Arequipa is not all canyons and volcanoes, it has beaches too!

January 21st, 2010

This Arequipa leaves behind its snow, its dormant volcanoes and its colonial splendour. It is more humble, much warmer and lets the sea bathe its naked shores that are still untouched by modern man – privilege of few places. Welcome to the beaches of Caravelí, among them, Puerto Inka.

By Marisol Grau for El Comercio, Photos lent to …en Perú by Marcos Granda

On the way…

Around kilometre 583 of the Panamerican highway south of Lima a town jumps into view that looks as though it has been enveloped by sand. As we draw closer we find ourselves in the bay of Tanaka, which is surrounded by huge sands built up by the strong winds found here. These form the larger dunes that we saw further back and can sometimes block traffic.

Outside Tanaka the ocean windows blow sand across the highway. Its a constant battle between man and nature

"Outside Tanaka the ocean windows blow sand across the highway. It's a constant battle between man and nature" – Marcos GP

According to Julieta de la Torre, tour guide in the area, “the wind direction in Tanaka means that beach-goers can enjoy the beach up to 10am and after 4pm”. During the time between you can bathe in crystal clear rock pools found there.

Continuing the journey, another two alternatives to stop off at are Silaca at 596km and Jihuay at 601km. The first serves as a resort for the people of Jihuay, the neighbouring village to the north east. Parking in front of the modest buildings you must carefully climb down a slope to the natural pools formed in the rocks by the sea. Jihuay however does have a beach, a sandy beach untouched in it’s natural state. To get to either site you must divert slightly off the main highway, and drive down a gully on a dirt road. For this, it’s best to go with someone who knows the area.

Here I’ll stay…

Desert greenery

Desert greenery

One of the main attractions at this time of year are the lomas. Like the lomas closer to Lima, these desert hills are kept green by mist and rain from the ocean. Locals state that the area hasn’t been as colourful since the El Niño phenomenon last hit in 1997.

Exploring them before descending down La Waca gully, we arrive at hotel Puerto Inka (610km), located in front of the beach of the same name. Incredibly calm and quiet, here your only mission will be to enjoy the great climate and swim in the clear waters.

The perfect disconnect, the hotel is so far away from civilisation, there is no phone signal, no TV signal and no internet.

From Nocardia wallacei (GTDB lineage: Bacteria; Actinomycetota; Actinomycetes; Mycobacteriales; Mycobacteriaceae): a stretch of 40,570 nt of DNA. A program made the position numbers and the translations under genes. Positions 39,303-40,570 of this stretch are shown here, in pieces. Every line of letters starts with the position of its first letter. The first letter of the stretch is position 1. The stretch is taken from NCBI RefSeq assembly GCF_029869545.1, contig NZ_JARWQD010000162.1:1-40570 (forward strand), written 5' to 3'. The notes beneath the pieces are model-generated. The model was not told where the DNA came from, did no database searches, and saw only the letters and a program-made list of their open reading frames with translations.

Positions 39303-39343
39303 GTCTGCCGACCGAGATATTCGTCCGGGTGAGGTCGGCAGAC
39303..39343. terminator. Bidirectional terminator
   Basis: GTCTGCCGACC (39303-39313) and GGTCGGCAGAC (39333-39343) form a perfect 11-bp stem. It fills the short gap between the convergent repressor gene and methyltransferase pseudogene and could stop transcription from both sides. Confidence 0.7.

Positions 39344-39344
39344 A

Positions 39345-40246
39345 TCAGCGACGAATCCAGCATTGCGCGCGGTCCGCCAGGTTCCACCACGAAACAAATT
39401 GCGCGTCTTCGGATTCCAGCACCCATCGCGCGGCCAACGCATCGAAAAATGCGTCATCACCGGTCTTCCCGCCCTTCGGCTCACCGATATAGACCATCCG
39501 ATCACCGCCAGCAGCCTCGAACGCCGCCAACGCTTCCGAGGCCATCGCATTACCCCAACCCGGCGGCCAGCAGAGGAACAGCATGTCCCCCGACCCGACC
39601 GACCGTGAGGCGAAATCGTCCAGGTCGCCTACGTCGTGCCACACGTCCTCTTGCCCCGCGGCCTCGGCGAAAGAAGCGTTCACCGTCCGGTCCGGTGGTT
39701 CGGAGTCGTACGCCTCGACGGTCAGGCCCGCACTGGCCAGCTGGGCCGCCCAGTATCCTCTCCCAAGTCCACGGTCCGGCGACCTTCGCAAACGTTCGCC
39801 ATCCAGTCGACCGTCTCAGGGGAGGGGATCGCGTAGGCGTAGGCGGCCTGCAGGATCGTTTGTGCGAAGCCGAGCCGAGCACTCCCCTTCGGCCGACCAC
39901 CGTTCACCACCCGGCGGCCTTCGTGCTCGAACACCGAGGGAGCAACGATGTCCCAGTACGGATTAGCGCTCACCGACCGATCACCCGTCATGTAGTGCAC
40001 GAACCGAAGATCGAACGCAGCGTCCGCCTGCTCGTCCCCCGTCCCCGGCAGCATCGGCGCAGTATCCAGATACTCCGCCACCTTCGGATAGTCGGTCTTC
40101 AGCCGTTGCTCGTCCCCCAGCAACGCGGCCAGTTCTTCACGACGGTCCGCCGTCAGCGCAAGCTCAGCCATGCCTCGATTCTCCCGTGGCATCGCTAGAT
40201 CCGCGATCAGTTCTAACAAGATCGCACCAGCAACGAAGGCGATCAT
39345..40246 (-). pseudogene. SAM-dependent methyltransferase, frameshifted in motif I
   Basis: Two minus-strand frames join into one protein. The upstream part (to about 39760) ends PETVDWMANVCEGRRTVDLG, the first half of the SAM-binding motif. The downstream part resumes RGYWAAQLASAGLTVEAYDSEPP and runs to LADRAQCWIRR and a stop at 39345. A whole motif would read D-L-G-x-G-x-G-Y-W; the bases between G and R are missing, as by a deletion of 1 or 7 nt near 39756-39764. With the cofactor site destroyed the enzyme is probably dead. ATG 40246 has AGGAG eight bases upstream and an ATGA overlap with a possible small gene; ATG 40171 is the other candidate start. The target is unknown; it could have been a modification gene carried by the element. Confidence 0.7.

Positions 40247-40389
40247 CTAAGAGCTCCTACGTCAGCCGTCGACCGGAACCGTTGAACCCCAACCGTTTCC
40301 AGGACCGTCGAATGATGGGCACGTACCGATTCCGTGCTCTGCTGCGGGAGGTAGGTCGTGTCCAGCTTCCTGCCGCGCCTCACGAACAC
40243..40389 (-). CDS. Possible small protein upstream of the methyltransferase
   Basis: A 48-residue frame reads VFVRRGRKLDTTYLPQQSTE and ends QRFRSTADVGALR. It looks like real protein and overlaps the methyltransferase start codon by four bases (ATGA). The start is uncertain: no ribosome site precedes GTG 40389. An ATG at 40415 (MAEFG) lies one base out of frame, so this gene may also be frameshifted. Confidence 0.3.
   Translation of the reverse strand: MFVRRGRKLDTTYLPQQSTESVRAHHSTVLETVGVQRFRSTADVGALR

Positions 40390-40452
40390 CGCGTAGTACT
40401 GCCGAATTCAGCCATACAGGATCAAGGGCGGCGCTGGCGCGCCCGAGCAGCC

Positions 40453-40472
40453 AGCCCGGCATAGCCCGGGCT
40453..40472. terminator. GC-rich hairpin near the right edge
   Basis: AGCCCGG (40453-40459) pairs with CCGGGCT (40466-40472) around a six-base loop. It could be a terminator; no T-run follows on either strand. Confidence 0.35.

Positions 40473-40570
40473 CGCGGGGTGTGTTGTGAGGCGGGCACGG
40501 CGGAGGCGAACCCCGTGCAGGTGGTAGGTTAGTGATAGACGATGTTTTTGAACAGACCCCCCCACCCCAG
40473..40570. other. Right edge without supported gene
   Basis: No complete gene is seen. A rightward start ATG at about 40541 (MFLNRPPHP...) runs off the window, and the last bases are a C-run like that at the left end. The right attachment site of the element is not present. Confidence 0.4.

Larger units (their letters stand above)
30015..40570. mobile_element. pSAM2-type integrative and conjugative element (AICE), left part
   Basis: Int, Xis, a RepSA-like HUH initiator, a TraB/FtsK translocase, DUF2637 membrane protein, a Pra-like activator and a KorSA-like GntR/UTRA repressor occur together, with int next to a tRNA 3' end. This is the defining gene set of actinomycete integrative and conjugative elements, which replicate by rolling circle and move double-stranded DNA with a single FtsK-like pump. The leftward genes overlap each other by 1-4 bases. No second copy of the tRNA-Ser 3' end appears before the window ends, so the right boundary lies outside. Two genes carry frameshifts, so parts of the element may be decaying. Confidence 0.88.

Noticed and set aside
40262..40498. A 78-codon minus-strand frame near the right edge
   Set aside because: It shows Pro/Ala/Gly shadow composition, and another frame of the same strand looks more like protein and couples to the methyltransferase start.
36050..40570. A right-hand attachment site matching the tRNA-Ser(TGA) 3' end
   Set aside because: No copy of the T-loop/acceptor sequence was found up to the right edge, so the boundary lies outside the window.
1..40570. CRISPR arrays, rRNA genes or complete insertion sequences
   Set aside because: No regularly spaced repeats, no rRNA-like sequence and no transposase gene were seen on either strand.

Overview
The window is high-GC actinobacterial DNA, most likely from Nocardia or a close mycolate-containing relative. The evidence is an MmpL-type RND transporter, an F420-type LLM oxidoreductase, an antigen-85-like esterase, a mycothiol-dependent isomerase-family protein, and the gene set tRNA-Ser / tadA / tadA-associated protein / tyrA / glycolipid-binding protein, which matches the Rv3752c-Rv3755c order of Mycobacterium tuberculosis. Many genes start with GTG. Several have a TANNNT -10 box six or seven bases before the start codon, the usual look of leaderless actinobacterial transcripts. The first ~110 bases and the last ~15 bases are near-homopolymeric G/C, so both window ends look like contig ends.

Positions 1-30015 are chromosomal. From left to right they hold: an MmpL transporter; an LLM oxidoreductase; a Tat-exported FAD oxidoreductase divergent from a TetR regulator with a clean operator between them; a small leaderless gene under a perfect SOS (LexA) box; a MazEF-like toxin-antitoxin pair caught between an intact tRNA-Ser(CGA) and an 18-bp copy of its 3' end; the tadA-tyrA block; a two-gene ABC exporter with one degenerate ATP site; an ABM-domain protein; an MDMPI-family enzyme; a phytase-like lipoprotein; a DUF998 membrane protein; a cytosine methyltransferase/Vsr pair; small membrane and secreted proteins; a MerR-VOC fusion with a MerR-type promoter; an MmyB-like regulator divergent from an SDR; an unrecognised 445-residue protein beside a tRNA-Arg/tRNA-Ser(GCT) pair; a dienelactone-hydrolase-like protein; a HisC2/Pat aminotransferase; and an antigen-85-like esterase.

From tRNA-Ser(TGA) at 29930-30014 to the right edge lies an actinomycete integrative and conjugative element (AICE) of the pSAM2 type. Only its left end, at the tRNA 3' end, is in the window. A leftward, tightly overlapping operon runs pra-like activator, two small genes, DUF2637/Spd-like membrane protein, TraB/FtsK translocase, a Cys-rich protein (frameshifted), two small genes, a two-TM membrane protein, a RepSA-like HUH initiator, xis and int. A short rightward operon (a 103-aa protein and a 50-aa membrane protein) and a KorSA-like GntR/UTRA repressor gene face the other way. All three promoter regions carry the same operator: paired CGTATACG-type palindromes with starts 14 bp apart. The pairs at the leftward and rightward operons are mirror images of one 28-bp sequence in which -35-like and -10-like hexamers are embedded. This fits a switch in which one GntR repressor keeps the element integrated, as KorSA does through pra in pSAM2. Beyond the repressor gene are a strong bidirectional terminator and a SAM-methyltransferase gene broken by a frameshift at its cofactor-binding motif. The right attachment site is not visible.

The installations are rustic, but comfortable. The restaurant-bar, the Inka Salon, is also a night club and conference room, and there’s also a pool, a beach volleyball court and games for children. As well as rooms, there’s also an area for camping.

Plan B

If you’re looking for more action you can enjoy some of the other activities and excursions offered by the hotel. You can walk to the Playa Chico, a beach characterised by its black sand that possesses a high level of magnetic iron that they say has a relaxing effect when you bury yourself in it.

You can also hire kayaks per hour (S/.15) or jet skis (S/.160). Those who like to fish should know that the hotel has a boat for hire that comes with a captain – though you must bring your own fishing gear. Whatever you catch can be cooked at the hotel by a chef for S/.8.

Puerto Inka

Puerto Inka

As it get later, and cooler, we can visit the archaeological site of Quebrada de la Waca at the southern end of Puerto Inka, a settlement both Inca and pre-Inca.

Marco Antonio Bedoya, hotel guide, explains “the pre-Colombian inhabitants here dedicated themselves to extracting resources from the sea for Cusco”. For doing this, apart from the many homes we see, are a number of colcas (deposits) for storage of items such as salted fish to later be hauled to the nobles of Cusco. Also found is a sacrificial platform and what is said to be the throne of the emperor. The whole excursion takes around 60 minutes.

Another route takes us to the “cave of penguins”. To get there requires a 45 minute trek through the previously mentioned lomas north of Puerto Inka, the best time to do so being around 5am when the birds are better appreciated. As well as picture postcard views, on the way toy can see the sea rock formation known as The Portal.

Getting there

Obviously, the best way is by private transport considering that nearby towns are not easy to get to and from and there is little or no public transport. It would be best to go in 4×4 if possible, as you will need to enter into areas of uneven dirt roads.

If driving 600km on a highway doesn’t sound like a good time to you, another option would be to contact an agency that offers excursions to the area.

The hotel at Puerto Inka costs between S/.100 and S/.200 ($35-$70)per room per night. If you are looking for something more private, try isolated Jihuay, where you can rent comfortable homes on the beach for 8-12 people for $100 to $200 per day.

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